We now turn to the two issues Sundstrom did raise in his § 2254 petition. In Miranda v. Arizona, 384 U.S. 436 (1966), the Supreme Court outlined the protections that police must accord to suspects during custodial interrogation:

Prior to any questioning, the person must be warned that he has a right to remain silent, that any statement he does make may be used as evidence against him, and that he has a right to the presence of an attorney, either retained or appointed. The defendant may waive effectuation of these rights, provided the waiver is made voluntarily, knowingly and intelligently. If, however, he indicates in any manner and at any stage of the process that he wishes to consult with an attorney before speaking there can be no questioning.

Id. at 444-45. Once a defendant has invoked his right to an attorney, all questioning must cease unless the defendant himself initiates further contact. Edwards v. Arizona, 451 U.S. 477, 484-85 (1981). The mere fact that the defendant later responds to police questioning after being re-advised of his rights is not sufficient to infer a knowing and intelligent waiver of the right to counsel. Id. at 484.

Sundstrom contends that he clearly and unequivocally invoked his right to counsel when, in response to the question, "Do you want to call him [Sundstrom's attorney] now or later?," Sundstrom answered, "Later." Sundstrom acknowledges that this request for counsel was limited in that Sundstrom did not request counsel immediately. Sundstrom insists, however, that this limited request for counsel was nevertheless unequivocal. Thus, according to Sundstrom, all questioning by police following this exchange was improper.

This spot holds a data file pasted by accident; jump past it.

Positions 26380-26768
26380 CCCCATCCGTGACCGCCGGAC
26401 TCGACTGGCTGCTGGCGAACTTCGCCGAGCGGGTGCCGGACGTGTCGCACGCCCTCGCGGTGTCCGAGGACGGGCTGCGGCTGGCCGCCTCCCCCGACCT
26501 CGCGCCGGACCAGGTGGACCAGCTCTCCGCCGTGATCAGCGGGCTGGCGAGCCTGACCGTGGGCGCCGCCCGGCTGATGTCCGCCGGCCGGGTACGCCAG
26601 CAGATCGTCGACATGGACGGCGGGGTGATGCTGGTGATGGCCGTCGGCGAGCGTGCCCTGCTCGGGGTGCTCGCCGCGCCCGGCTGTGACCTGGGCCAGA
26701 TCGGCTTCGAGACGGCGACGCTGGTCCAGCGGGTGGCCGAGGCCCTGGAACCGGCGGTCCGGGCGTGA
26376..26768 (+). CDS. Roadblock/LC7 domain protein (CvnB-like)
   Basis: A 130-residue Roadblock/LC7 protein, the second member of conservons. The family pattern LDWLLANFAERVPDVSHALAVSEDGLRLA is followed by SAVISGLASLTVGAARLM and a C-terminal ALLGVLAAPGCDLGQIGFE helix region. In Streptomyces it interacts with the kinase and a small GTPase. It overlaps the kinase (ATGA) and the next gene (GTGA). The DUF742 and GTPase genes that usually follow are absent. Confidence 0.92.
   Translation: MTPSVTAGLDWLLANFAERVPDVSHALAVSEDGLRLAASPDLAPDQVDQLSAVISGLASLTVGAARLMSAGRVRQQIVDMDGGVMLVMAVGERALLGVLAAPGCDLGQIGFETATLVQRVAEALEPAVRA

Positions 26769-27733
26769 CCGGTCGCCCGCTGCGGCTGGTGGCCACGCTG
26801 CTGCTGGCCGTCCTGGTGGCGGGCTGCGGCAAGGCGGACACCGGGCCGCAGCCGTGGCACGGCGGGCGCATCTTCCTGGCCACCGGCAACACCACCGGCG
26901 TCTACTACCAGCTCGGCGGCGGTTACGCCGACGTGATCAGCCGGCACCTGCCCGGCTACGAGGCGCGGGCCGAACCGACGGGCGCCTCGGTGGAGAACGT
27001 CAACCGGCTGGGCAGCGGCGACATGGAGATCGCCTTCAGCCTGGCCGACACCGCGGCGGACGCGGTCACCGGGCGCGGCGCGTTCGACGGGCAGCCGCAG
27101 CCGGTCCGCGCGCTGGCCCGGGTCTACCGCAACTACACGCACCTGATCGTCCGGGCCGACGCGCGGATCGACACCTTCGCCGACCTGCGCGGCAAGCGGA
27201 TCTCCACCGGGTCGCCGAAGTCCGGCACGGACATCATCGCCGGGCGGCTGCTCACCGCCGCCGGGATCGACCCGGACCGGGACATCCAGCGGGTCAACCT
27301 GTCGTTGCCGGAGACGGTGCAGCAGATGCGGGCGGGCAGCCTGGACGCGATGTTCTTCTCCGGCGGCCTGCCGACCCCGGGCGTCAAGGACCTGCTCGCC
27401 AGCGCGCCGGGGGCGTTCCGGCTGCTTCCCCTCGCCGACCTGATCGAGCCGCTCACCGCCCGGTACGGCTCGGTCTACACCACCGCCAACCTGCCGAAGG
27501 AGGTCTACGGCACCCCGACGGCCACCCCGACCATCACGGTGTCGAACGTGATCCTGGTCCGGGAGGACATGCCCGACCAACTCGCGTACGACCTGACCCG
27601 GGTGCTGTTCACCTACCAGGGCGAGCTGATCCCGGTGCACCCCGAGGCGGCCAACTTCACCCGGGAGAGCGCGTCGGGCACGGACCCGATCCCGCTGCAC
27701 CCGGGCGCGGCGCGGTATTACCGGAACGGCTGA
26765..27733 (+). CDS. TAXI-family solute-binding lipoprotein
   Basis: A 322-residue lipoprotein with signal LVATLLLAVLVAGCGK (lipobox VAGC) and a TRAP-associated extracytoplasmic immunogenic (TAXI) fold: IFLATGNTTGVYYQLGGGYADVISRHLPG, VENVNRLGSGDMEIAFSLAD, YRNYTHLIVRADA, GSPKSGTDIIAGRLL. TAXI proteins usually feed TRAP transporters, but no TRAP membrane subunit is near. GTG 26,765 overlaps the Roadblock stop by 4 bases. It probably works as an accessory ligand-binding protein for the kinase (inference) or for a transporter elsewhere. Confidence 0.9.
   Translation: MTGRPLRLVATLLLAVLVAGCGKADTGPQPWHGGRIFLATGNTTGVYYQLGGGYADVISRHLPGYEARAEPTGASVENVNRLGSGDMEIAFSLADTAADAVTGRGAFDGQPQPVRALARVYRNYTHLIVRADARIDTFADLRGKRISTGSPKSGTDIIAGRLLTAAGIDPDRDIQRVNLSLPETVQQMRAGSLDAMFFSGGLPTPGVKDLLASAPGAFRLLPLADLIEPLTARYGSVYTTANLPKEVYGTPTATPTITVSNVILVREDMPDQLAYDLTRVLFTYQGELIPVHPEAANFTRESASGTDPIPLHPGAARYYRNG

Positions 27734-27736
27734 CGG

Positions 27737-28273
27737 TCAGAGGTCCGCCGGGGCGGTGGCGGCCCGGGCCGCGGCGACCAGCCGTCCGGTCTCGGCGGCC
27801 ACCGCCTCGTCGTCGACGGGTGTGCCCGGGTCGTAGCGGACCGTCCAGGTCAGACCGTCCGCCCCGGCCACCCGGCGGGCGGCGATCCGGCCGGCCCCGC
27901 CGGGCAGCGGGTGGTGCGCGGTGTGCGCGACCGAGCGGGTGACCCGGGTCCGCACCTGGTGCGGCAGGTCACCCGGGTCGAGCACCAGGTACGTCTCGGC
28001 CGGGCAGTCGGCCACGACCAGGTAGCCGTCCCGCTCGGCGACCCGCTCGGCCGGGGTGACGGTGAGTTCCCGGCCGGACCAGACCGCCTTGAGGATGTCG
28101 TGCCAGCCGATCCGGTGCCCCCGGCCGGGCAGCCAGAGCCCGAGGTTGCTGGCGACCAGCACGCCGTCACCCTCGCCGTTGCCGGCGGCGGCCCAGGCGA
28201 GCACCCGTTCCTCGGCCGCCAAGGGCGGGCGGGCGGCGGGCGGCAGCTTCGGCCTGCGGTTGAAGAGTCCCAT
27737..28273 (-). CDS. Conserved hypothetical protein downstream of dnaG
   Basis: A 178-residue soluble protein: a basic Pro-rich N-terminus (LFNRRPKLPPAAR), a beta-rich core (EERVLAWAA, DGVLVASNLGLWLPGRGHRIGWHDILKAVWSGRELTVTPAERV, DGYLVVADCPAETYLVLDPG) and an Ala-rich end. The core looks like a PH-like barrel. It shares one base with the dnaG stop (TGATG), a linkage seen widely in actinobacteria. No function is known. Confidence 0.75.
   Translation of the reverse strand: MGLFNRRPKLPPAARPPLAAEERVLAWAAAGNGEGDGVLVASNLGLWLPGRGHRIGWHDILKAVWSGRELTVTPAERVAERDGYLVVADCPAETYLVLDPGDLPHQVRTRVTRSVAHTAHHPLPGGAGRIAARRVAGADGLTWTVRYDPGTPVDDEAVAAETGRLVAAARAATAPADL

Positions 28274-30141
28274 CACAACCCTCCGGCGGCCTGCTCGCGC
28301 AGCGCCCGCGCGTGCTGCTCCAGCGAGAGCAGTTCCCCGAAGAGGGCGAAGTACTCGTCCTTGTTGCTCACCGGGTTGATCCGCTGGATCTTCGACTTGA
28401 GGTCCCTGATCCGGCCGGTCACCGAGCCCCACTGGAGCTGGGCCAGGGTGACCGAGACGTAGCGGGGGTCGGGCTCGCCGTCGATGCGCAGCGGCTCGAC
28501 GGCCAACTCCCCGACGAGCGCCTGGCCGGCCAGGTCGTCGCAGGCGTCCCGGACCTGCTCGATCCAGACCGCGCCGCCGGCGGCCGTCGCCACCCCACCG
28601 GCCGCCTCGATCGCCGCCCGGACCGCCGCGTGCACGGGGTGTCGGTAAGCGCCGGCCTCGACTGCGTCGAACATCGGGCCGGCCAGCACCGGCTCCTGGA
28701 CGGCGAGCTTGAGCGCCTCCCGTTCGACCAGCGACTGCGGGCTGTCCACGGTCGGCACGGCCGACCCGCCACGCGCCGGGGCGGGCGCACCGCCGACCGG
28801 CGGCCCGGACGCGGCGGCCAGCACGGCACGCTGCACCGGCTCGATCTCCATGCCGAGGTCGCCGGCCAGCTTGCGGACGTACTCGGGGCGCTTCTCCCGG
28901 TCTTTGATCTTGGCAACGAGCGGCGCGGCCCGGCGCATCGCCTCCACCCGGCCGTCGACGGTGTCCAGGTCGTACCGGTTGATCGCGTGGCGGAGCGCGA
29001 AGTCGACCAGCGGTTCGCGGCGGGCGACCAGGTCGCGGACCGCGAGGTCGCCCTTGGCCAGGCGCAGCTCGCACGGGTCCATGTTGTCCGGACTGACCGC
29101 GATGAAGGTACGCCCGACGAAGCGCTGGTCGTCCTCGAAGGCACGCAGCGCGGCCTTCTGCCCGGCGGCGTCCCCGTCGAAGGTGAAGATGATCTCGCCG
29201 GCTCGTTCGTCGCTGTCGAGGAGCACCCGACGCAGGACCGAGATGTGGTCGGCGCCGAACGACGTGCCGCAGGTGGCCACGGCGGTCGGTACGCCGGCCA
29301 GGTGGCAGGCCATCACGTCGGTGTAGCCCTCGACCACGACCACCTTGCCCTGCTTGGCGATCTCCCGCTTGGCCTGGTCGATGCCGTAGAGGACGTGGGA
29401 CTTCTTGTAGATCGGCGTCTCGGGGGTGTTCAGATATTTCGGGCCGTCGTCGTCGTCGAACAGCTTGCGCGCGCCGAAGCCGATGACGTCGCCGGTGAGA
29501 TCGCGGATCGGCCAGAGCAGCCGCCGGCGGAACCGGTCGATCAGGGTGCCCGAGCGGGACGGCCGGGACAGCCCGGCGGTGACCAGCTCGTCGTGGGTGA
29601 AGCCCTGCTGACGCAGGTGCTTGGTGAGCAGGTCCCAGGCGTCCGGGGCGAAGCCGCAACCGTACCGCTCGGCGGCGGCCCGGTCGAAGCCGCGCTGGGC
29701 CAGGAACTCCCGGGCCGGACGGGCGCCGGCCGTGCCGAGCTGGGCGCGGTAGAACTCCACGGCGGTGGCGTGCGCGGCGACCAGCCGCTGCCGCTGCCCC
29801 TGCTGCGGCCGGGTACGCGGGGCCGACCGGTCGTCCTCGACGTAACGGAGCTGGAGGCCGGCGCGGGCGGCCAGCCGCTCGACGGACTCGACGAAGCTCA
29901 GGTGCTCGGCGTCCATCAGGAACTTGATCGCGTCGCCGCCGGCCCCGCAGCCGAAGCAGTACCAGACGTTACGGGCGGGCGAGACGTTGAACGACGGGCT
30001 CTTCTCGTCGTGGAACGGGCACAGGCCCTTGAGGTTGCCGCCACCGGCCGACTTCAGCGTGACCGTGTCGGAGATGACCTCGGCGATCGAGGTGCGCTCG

We agree with the district court that Sundstrom's argument must fail because, although Sundstrom did clearly state his desire to have the benefit of counsel "later," he did not unequivocally express a present desire for counsel. In fact, Sundstrom's statement unequivocally foreswore any desire for counsel "now." It is only when a defendant expresses an unequivocal-however limited-desire for the present assistance of counsel that the protections of Miranda and Edwards come into play.